Mark J Cox, mark@awe.com  
   
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And not because she's set the alarm for the wrong time, or used a 'crazy frog' sound theme, but because it had a remote root exploit. It's fixed now.

It all started when I bought her a Chumby for Christmas. A Chumby is a little bedside device that can act as an alarm clock as well as running flash-lite applets. What made it especially appealing is that you can write your own applets if you want, and the whole thing is Linux-based and designed to be hackable: they correctly abide by the GPL and have their sources available, you can build and install your own software, you can even enable ssh and have a remote shell if you want to. And with NTP the clock is always at the right time, since I really don't like having out-of-sync clocks around the house.

So it was time to connect another device to my wireless network: a device designed to be left on and permanently connected to the network, and having a connected microphone, in the bedroom. A quick look around the OS and I found that it had a web server accessible by default, and a pair of CGI scripts, written in shell script, running as root, that didn't correctly escape their input. (Hint: writing secure CGI scripts in shell is non-trivial).

With a bit of careful manipulation (to get around some character handling in the code) I had a remote root shell on a default Chumby and could stream audio from the microphone remotely. Oops. Not too big a deal though as it's unlikely you're going to have it directly connected to the internet, although with some social engineering, if you know someone with a Chumby, you could do a cunning cross-site scripting attack and get a reverse shell that way.

I contacted the Chumby folks and they dealt with this like an ideal vendor; acknowledging the issue, keeping in contact, and doing a security update. Good for them. I like this device and vendor so much I'm going to buy another Chumby, and a few colleagues from work are too.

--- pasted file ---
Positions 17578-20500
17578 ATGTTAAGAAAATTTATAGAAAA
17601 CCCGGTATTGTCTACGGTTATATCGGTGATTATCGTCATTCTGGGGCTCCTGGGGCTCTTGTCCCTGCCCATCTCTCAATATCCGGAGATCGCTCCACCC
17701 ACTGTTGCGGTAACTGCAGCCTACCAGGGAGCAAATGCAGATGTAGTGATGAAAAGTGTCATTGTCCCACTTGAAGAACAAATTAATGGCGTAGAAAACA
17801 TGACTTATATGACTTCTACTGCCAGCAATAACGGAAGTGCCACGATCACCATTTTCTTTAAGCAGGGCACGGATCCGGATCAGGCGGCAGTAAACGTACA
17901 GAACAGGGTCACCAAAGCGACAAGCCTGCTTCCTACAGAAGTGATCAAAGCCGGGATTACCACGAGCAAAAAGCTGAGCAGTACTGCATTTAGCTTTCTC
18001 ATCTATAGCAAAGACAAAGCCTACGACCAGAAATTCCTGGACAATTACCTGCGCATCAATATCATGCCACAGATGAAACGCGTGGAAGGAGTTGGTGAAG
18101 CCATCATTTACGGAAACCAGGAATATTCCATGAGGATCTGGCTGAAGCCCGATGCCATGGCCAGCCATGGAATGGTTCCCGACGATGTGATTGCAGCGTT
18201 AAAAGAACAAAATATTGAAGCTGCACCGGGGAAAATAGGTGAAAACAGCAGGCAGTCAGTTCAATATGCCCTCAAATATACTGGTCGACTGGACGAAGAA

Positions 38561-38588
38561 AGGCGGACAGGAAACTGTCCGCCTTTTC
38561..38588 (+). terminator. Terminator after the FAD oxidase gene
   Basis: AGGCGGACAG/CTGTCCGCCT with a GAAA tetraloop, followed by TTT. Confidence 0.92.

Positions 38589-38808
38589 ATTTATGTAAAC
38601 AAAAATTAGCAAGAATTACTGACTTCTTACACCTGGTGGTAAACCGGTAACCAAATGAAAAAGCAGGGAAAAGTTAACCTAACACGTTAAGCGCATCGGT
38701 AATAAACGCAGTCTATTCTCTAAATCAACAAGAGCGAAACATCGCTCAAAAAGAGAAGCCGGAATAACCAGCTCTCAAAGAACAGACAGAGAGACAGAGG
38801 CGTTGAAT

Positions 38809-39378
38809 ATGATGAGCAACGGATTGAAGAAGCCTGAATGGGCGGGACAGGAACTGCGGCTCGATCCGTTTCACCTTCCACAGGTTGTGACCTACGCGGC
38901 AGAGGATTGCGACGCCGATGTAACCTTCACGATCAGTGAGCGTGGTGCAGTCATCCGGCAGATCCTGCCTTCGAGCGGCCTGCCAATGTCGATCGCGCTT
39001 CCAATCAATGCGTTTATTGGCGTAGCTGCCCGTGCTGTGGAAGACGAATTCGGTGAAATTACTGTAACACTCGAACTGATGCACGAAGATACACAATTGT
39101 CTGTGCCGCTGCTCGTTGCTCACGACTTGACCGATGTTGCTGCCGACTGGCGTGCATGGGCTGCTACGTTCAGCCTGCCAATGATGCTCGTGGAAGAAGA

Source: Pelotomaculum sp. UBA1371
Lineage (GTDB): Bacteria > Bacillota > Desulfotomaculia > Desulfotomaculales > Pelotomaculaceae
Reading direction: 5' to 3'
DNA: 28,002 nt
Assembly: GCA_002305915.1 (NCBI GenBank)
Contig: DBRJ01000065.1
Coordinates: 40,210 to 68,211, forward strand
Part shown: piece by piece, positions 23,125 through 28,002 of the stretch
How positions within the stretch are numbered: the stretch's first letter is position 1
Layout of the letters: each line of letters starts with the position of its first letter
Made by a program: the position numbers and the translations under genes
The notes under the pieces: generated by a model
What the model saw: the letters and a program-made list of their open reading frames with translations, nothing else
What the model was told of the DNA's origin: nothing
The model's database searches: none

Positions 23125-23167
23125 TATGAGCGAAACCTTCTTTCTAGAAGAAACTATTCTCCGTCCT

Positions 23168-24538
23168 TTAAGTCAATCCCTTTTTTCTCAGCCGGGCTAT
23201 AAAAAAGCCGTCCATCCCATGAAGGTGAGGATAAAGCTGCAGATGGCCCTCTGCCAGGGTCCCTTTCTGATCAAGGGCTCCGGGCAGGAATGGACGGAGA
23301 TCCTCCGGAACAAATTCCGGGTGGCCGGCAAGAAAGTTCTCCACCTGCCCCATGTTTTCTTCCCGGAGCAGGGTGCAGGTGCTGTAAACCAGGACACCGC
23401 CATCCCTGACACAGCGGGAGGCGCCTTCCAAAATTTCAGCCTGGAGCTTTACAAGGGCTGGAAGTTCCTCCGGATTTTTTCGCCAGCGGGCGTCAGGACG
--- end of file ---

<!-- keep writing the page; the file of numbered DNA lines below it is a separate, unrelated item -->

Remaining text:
But how many other devices do we connect to our networks without thinking about them, and how many folks outside of the security paranoid have properly secured and segmented wireless networks? I've got a IP wireless network CCTV camera and a VOIP phone system both which seem to be running Linux (and both which seem to have vulnerabilities) to worry about next although harder since both are closed systems which haven't released their source.

So for CVE database: CVE-2010-0418 is "Chumby One before 1.0.4 and Chumby Classic before 1.7.2 allows remote attackers to execute arbitrary commands via shell metacharacters in a carefully crafted request to the web interface". Reported 29 Dec 2009, vendor responded 29 Dec 2009, tested fix 3 Feb 2010, public and updates 4 Mar 2010.

Created: 05 Mar 2010
Tagged as: ,

3 comments (new comments disabled)

Title: Re: My wifes alarm clock kept me awake at night
Posted by: Adam Williamson
Time: Fri, 05 Mar 2010 20:19

"My alarm clock has a root vulnerability" sounds like a fairly good answer to the question "How do you know when you're over-engineering?", to me. =) (Joking aside, though, the Chumby does look neat, and I'm not surprised at the response you got, given how clued-in the guy who runs the company is: http://www.bunniestudios.com/blog/?p=918

Title: Re: My wifes alarm clock kept me awake at night
Posted by: Máirín Duffy
Time: Fri, 05 Mar 2010 21:22

Oh wow... that is scary It reminded me of this story I heard recently: http://abclocal.go.com/wpvi/story?section=news/local&id=7284767 "A suburban Philadelphia school district used the webcams in school-issued laptops to spy on students at home, potentially catching them and their families in compromising situations, a family claims in a federal lawsuit." More and more devices have built-in mics and cameras... :(

Title: Re: My wifes alarm clock kept me awake at night
Posted by: Warinda
Time: Sun, 28 Mar 2010 07:09

Hello there Mark! :>

       


Hi! I'm Mark Cox. This blog gives my thoughts and opinions on my security work, open source, fedora, home automation, and other topics.

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